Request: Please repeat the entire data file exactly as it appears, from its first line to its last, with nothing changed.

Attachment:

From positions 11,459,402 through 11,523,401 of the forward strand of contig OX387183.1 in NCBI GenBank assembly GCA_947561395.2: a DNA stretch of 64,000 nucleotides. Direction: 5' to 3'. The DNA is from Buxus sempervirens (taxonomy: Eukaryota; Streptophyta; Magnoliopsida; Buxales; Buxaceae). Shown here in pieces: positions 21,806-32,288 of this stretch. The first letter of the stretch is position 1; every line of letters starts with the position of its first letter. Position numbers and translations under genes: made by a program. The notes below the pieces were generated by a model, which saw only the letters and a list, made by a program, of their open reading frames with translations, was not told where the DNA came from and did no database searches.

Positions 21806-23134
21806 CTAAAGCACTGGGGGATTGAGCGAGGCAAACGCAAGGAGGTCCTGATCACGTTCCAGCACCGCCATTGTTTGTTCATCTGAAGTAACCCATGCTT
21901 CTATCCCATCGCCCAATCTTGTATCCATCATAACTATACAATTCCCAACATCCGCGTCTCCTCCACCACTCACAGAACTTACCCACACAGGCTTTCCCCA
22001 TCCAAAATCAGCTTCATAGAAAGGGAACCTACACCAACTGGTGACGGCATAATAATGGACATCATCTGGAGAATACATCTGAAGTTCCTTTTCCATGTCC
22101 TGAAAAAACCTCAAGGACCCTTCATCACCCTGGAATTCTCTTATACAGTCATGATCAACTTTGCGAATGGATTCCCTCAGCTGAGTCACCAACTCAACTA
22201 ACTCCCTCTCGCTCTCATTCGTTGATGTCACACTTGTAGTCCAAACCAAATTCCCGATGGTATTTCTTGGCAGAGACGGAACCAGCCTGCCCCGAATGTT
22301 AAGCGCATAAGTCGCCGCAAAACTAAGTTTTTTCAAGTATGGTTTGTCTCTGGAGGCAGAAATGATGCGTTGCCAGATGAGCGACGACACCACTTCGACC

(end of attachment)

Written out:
From positions 11,459,402 through 11,523,401 of the forward strand of contig OX387183.1 in NCBI GenBank assembly GCA_947561395.2: a DNA stretch of 64,000 nucleotides. Direction: 5' to 3'. The DNA is from Buxus sempervirens (taxonomy: Eukaryota; Streptophyta; Magnoliopsida; Buxales; Buxaceae). Shown here in pieces: positions 21,806-32,288 of this stretch. The first letter of the stretch is position 1; every line of letters starts with the position of its first letter. Position numbers and translations under genes: made by a program. The notes below the pieces were generated by a model, which saw only the letters and a list, made by a program, of their open reading frames with translations, was not told where the DNA came from and did no database searches.

Positions 21806-23134
21806 CTAAAGCACTGGGGGATTGAGCGAGGCAAACGCAAGGAGGTCCTGATCACGTTCCAGCACCGCCATTGTTTGTTCATCTGAAGTAACCCATGCTT
21901 CTATCCCATCGCCCAATCTTGTATCCATCATAACTATACAATTCCCAACATCCGCGTCTCCTCCACCACTCACAGAACTTACCCACACAGGCTTTCCCCA
22001 TCCAAAATCAGCTTCATAGAAAGGGAACCTACACCAACTGGTGACGGCATAATAATGGACATCATCTGGAGAATACATCTGAAGTTCCTTTTCCATGTCC
22101 TGAAAAAACCTCAAGGACCCTTCATCACCCTGGAATTCTCTTATACAGTCATGATCAACTTTGCGAATGGATTCCCTCAGCTGAGTCACCAACTCAACTA
22201 ACTCCCTCTCGCTCTCATTCGTTGATGTCACACTTGTAGTCCAAACCAAATTCCCGATGGTATTTCTTGGCAGAGACGGAACCAGCCTGCCCCGAATGTT
22301 AAGCGCATAAGTCGCCGCAAAACTAAGTTTTTTCAAGTATGGTTTGTCTCTGGAGGCAGAAATGATGCGTTGCCAGATGAGCGACGACACCACTTCGACC